The Design of Open Engineering Systems Lab

University at Buffalo - The State University of New York

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Assessment of Product Archaeology as a Framework for Contextualizing Engineering Design

Research Area: Research Publication Year: 2014
Type of Publication: Proceedings
Authors: Moore-Russo, Deborrah; Cormier, Phillip; McKenna, Ann; Johnson, Amy; Carberry, Adam; Simpson, Tim; Tucker, Conrad; Kremer, Gul; Zappe, Sarah; Shooter, Steven; Kim, Charles; Tranquillo, Joe; Williams, Christopher; McNair, Lisa; Paretti, Marrie; Chen, Wei; Gatchell, David
Series: ASEE-8971
Publisher: ASEE Annual Conference & Exposition, Indianapolis, IN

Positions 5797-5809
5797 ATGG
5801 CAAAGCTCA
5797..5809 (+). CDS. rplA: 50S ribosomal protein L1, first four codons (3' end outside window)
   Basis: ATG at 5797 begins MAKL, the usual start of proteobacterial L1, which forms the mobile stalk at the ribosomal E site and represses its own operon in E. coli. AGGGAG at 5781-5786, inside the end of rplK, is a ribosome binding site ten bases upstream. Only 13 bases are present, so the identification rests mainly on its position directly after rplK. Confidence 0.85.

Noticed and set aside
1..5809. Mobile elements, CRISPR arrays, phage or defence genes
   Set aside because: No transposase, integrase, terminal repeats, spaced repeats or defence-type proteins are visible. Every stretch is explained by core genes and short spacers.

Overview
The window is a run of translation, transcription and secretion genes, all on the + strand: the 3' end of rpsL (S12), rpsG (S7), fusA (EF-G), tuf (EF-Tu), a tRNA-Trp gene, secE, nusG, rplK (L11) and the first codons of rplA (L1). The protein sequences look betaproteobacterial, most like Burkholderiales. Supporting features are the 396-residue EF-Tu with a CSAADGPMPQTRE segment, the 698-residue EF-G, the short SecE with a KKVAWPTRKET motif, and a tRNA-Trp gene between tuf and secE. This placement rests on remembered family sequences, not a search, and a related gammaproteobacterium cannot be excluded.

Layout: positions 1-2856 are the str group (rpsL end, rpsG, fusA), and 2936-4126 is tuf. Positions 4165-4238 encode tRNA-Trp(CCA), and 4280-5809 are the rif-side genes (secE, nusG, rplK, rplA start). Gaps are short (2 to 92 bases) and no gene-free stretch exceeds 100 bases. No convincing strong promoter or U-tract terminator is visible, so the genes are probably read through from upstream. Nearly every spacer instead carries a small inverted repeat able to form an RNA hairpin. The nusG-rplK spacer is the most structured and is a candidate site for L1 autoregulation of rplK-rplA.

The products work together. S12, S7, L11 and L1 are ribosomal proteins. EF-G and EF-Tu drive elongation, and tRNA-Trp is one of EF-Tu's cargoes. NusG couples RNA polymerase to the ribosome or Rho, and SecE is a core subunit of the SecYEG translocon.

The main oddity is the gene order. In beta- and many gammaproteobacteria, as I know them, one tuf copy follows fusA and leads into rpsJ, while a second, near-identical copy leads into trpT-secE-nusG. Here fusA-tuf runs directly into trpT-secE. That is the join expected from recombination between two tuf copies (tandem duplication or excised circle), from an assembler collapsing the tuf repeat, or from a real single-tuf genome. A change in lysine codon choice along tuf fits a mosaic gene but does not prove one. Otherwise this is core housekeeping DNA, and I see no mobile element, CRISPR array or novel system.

Product archaeology refers to the process of reconstructing the lifecycle of a product to understand the decisions that led to its development and has been used as an educational framework for promoting students’ consideration of the broader impacts of engineering on people, economics, and the environment. As a result, product archaeology offers students an opportunity to reconstruct and understand the customer requirements, design specifications, and manufacturing processes that led to the development and production of a product. This paper describes: 1) the identification and development of assessment tools for evaluating the impact of product archaeology, 2) the implementation of the product archaeology framework during two recent academic year semesters in undergraduate engineering courses at all levels across six universities, and 3) assessment results with evidence of the effectiveness of the product archaeology framework. This project uses existing survey instruments, including the Engineer of 2020 survey and the engineering design self-efficacy instrument to assess positive student attitudes and perceptions about engineering. Our assessment plan also uses two newlydeveloped design scenarios. These scenarios require students to respond to open-ended descriptions of real-world engineering problems to assess students’ ability to extend and refine knowledge of broader contexts. Emerging pre-test/post-test comparison data reveal that the product archaeology activities lead to more positive student ratings of both their own knowledge of broader contexts and their self-efficacy regarding engineering design. Analysis of the design scenarios (used to assess students’ ability to apply contextual knowledge to engineering design situations) includes results from the Spring and Fall 2013 semesters.